AUTUMN SALE — 20% off everything but our deeply discounted vogels!

Salad Vinaigrette

By Jane Sherry on Jun 10, 2005

The Basics

Dressing a salad is a highly individual art. Classic vinaigrettes call for using the following proportions: either 1/4 - 1/3 vinegar or lemon to 3/4 - 2/3 oil as a standard proportion. Those on low fat diets, would do well to use an organic cold pressed olive oil, which has health enhancing qualities, as part of their daily allowance of fat. With a good olive oil, a very little will go a long way.

My favorite vinegar in salad dressings is organic apple cider vinegar. In the summer, we tend to simply splash on a good cold pressed organic olive oil, followed by an organic balsamic vinegar or simply fresh squeezed lemon. Classic vinaigrettes also use a dash of prepared or powdered mustard as an emulsifier, as well as for flavor. I like to add a dash of honey sometimes, or fruit juice to replace some of the vinegar or lemon. I also like to add tamari and grated ginger for an Asian flavor, or to use as a marinade for vegetables, tempeh and tofu, or even fish. If you are using a sweetener for a marinade for a dish which will be cooked, use rice syrup or maple syrup instead of honey. Try rice wine vinegar for fish dishes and light vegetable salads.

For you garlic lovers, garlic can be crushed and rubbed around the inside of your salad bowl, or added right into the vinaigrette itself. Some people like the taste of shallots in place of garlic, especially when they are using a sherry vinegar.

I find the flavor of lemon makes salt an unnecessary addition to a vinaigrette, but a dash of salt and pepper or cayenne can also bring out the flavor of the foods it is dressing.

In the summer, I add freshly minced green herbs into the salad bowl directly or garnished very liberally over main courses, side dishes, vegetables and of course, salads. In the winter, dried herbs are crushed right into the vinaigrette itself.

Some favorite green herbs would be: tarragon, parsley, oregano, marjoram, anise hyssop, lemon balm, basil of course, and even mint for any fish dish, green beans or peas is a welcome contrasting flavor. Actually, I've never met a culinary herb I didn't like, and even many medicinal ones could be used in a salad dressing. Unexpected herbs to use may be lavender, or even a few teaspoons of chamomile tea (this would be good in an apple dressing). Edible flowers are another wonderful addition to salads, but that's a story for another day. Certainly if you grow your own herbs, make sure and add those flowers to your salad bowl. These include but are not limited to: lemon balm, basil, thyme, mints, violets (not African violets please), even dandelion flowers would be delicious, torn into little florets, adding their bitter note. Dianthus (known as pinks) are beautiful and taste a bit cinnaminty. My favorite herb flower to add to salads, is my anise hyssop.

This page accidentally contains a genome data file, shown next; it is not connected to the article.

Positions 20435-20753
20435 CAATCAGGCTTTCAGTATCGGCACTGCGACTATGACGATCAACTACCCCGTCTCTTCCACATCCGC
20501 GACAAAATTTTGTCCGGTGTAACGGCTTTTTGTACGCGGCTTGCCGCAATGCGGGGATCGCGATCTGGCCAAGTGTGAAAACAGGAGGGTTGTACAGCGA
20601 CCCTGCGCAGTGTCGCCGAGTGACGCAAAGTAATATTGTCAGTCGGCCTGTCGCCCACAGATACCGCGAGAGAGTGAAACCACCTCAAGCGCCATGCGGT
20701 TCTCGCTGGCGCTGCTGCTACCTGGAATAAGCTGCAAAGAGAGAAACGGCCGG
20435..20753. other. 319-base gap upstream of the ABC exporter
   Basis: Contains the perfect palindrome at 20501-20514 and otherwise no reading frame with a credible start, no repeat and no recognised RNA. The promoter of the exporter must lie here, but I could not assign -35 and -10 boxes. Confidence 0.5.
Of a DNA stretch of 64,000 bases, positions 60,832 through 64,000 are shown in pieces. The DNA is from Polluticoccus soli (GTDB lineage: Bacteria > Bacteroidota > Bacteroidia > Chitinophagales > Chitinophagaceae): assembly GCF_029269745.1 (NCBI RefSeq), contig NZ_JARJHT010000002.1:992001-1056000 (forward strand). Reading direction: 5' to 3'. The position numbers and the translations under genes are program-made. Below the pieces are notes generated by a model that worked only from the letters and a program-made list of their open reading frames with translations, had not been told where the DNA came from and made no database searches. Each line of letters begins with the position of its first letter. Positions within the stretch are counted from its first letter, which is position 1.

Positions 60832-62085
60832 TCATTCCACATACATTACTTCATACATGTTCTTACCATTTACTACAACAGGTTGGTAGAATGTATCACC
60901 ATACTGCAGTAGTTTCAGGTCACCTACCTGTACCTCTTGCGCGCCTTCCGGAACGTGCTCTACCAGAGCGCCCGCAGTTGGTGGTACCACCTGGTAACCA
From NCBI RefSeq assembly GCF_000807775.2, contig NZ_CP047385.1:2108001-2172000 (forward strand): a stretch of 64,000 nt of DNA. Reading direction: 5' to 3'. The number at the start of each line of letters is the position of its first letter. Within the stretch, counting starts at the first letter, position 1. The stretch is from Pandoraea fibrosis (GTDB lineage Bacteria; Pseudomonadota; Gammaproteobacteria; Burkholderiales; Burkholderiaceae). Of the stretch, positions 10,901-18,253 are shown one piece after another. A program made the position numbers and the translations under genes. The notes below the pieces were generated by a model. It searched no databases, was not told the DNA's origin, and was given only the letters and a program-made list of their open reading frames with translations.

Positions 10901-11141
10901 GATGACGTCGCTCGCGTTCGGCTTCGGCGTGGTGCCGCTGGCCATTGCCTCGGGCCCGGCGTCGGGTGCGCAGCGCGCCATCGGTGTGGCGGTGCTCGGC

Freshly grated orange, lemon, tangerine or lime peel adds perfume and a lift for many types of vegetables or green salads. It is imperative that you ONLY use the peels of organic citrus fruits to avoid ingesting pesticides. Almost all citrus fruit is coated with a chemical wax coating to prolong shelf life and is NOT a desirable addition to any meal!

Any of those fruits, juiced, as well, would add a lovely citrus note to the dressing. Fruits like mango or peaches have a tart note that would blend well in a vinaigrette. Even sweet fruits like persimmon or guava, would add interest and deep flavor in a vinaigrette because of their strong perfumed flavor, needing a squeeze of lemon for balance, and to bring out the flavors beyond their sweetness.

Flower waters, such as rose or orange are also a welcome addition. These are expensive, however, since only a dash or two is needed to add their perfume to a dressing or sauce, they will last a long time if the balance of the bottle is stored in a dark cool pantry closet.

Other welcome additions into a vinaigrette or the dish the vinaigrette is dressing are: olives, capers, ground or chopped nuts- raw or roasted such as pine nuts, cashews, almonds, pistachio nuts, walnuts & pecans or peanuts for an Asian salad. And of course, if you eat dairy foods, there are many cheeses which are delicious on salads, whether they are side dish salads or the main course.

If you want a creamy vinaigrette, without adding dairy or mayonnaise to your dressing, try adding a tablespoon of tahini or almond butter. Start the dressing with the nut butter first, thinning it a bit with a tablespoon of water added in at a time, until the consistency is somewhat thinned. Then add your oil and vinegar or lemon, keeping in mind, that you need much less oil & vinegar here, than for a regular vinaigrette. Grated ginger is a welcome counterpoint to the richness of the nut butter. A dressing like this is good on heartier salad greens or falafel sandwiches, cooked bean salads or grain salads and veggie burgers. 

I usually dress my salads just before serving, unless it is something which benefits from long marinating. Cooked beets can stand up to marinating for 12-24 hours if they are chopped into large pieces. Delicate greens are always best dressed dry and just before serving. Damp or wet greens, tend to go limp fairly quickly.

Have fun making up dressings & additions to your salads depending on the time of year, or the foods you are serving.

May you enjoy healthful and delicious meals, to bring joy into your body & your life and those for whom you cook your foods. Add love and you have a feast for all of the senses!